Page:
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EXCLUSIVE: 'THE POWER OF NOYE' Ex-detective's claim 'corrupt cops led gunman to protected witness'

JAIL: Noye after his arrest following two years on the run (PA)

A MAN who turned "supergrass" against a crime gang allegedly set up by former Brink's-Mat crook Kenneth Noye was located at his safehouse by a gunman while he was living under witness protection, a former Met Police detective has claimed.

Martin Grant, 63, was placed into witness protection after he shopped the gang which was planning an infamous £800 million "hole in the wall" banking fraud after being unwittingly recruited into it by Noye, 75, according to the former detective sergeant.

Mr Grant was star witness in the 1996 trial of seven of Noye's associates, who were all convicted of fraud at Southwark Crown Court.

VICTIM: Stephen Cameron was murdered by Noye in May 1996 (Met Police)

The notorious former gangster was never charged and If he had, Noye may have been in prison when the day he murdered Stephen Cameron, 21, in a road rage attack on an M25 slip road in May 1996.

It was his second killing after he stabbed undercover detective John Fordham, who was investigating the Brink's-Mat gold, to death in his garden in 1985.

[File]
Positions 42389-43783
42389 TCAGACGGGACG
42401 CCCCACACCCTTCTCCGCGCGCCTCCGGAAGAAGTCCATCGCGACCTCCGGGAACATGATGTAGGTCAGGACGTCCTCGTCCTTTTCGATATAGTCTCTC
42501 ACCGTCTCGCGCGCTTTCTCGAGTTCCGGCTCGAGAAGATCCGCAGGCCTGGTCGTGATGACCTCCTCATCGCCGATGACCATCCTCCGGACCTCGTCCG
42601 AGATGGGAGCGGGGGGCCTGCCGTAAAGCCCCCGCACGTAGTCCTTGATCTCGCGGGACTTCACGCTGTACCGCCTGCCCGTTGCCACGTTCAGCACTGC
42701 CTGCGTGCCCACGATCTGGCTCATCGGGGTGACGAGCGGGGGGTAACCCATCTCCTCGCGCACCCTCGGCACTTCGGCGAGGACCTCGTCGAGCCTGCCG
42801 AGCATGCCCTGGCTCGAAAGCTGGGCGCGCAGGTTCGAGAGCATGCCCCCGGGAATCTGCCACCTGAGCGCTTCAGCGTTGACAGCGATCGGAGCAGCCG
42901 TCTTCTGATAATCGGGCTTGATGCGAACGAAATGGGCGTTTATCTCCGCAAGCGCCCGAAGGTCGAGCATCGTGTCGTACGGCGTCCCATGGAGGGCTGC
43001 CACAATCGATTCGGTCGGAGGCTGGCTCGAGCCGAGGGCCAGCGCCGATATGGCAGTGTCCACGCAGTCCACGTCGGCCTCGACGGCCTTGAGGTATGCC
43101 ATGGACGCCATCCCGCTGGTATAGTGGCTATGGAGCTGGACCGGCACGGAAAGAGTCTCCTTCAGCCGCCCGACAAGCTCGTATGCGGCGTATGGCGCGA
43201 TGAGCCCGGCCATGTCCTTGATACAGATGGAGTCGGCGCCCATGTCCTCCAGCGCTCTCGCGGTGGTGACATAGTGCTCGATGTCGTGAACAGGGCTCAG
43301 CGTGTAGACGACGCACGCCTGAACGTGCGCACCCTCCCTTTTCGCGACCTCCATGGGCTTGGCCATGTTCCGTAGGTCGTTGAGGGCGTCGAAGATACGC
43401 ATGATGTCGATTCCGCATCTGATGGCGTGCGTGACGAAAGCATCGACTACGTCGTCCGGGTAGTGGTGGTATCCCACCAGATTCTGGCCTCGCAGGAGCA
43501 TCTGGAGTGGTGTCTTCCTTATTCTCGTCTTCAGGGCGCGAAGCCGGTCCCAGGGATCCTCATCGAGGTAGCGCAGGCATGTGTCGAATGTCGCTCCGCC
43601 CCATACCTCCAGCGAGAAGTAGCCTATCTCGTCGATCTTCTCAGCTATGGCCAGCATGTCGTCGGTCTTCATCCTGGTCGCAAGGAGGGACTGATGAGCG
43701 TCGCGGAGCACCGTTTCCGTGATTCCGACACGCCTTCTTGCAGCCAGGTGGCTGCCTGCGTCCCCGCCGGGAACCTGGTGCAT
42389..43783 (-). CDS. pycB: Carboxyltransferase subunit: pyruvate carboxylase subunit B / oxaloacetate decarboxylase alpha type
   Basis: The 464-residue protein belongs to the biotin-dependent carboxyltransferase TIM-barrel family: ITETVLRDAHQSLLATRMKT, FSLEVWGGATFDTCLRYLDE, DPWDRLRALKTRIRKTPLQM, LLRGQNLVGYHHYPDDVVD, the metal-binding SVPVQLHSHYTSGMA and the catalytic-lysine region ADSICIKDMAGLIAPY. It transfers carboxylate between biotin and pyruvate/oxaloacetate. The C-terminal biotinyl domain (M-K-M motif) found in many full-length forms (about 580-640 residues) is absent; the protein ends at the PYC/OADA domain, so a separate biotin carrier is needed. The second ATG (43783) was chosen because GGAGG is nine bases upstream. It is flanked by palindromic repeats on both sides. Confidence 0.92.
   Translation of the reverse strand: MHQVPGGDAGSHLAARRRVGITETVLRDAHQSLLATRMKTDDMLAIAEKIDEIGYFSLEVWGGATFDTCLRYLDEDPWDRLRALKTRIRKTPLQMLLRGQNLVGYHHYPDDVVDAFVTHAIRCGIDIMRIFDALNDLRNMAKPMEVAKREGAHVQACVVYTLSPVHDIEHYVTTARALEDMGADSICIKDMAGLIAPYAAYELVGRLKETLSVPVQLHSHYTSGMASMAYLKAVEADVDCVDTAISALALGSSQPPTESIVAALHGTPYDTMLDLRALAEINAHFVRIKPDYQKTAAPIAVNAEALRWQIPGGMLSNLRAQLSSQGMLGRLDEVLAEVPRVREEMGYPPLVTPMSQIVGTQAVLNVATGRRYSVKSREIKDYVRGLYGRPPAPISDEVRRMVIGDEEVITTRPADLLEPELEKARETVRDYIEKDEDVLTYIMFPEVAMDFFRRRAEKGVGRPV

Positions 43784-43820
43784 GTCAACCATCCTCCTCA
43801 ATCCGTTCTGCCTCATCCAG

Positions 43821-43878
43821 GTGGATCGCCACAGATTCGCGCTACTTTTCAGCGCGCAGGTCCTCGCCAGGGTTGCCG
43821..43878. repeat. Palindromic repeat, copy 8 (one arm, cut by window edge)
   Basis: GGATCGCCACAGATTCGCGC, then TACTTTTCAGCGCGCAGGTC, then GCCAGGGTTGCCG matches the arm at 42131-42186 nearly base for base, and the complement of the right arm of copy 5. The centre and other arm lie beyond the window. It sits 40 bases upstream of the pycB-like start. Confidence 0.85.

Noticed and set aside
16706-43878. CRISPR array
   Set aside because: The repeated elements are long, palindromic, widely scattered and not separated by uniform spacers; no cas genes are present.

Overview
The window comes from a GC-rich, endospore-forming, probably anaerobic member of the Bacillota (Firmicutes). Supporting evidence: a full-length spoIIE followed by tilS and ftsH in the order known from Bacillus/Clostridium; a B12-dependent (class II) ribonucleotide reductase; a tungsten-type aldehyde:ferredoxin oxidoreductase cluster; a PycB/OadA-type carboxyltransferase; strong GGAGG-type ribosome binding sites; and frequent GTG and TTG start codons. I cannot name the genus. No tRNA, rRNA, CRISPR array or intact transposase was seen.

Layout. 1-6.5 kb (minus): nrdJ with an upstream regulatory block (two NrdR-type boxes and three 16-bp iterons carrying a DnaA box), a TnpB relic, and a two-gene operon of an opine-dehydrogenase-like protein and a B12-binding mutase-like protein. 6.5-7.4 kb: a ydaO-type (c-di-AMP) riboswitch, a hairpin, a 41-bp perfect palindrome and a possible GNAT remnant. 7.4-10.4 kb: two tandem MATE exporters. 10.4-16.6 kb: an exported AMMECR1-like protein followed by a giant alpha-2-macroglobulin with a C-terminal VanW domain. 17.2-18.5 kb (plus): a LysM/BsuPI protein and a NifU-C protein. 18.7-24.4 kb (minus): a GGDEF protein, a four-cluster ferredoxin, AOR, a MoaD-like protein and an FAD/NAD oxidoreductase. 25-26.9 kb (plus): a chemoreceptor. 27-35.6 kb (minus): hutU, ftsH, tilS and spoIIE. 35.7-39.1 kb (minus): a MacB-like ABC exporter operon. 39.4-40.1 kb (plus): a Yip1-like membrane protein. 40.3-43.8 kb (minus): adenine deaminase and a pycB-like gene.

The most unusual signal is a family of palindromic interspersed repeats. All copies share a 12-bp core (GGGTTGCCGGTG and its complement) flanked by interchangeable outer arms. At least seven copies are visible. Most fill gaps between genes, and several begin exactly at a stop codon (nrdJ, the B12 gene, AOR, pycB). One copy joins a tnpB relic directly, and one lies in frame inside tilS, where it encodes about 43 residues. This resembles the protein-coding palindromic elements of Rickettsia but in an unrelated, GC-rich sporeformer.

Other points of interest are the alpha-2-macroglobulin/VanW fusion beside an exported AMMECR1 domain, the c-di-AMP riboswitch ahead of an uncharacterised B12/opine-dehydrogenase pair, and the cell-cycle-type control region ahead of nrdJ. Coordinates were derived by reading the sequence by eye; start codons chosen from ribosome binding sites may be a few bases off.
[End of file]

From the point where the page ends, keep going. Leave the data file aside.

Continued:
Noye was acquitted at trial of murder, claiming he acted in self defence after being startled by Mr Fordham's appearance in a balaclava.

Noye is currently being portrayed by Jack Lowden as a loveable rogue in BBC drama The Gold about the 1983 multi-million pound Brink's-Mat gold bullion robbery.

However, the former detective, who uses the online pseudonym Frank Matthews, believes claims that Noye was able to influence the supposedly secure witness protection unit within the Met due to contact with corrupt officers.

GANGSTER: The infamous police mugshot of Kenneth Noye (Met Police)

Frank was involved in placing Mr Grant in witness protection ahead of and after the trial.

He said: "It is my belief that Noye was being aided by corrupt police, some of who were on the 'hole in the wall' investigation team.

"They seemed to do everything to keep Noye out of the case. Martin Grant was prepared to give evidence against Noye, but was discouraged."

Frank was given the task of protecting Mr Grant, but was not told who he was actually keeping him safe from.

He said: "You have to know who you are protecting them from so you can choose the right location. We were wrongly told it was the IRA - a pack of lies. That was the power of Noye.

"We put him at a south London address - right in Noye country, because we had no idea he was involved."

Frank suggested a member of the hole in the wall investigation team could have passed the witness protection address before a gunman turned up.

DISGUISE: False passport in name of Alan Green used by Noye on the run (PA)

He said: "They should not be told where it is, so this can only have been leaked to them.

"Next day a man wearing a balaclava came right up to the address and showed a handgun.

"He was caught on camera. It was a warning to Mr Grant."

Mr Grant had to be moved straight to a new address.

Frank said he reported his concerns to superiors about possible police corruption in connection with Noye, but nothing appeared to be done.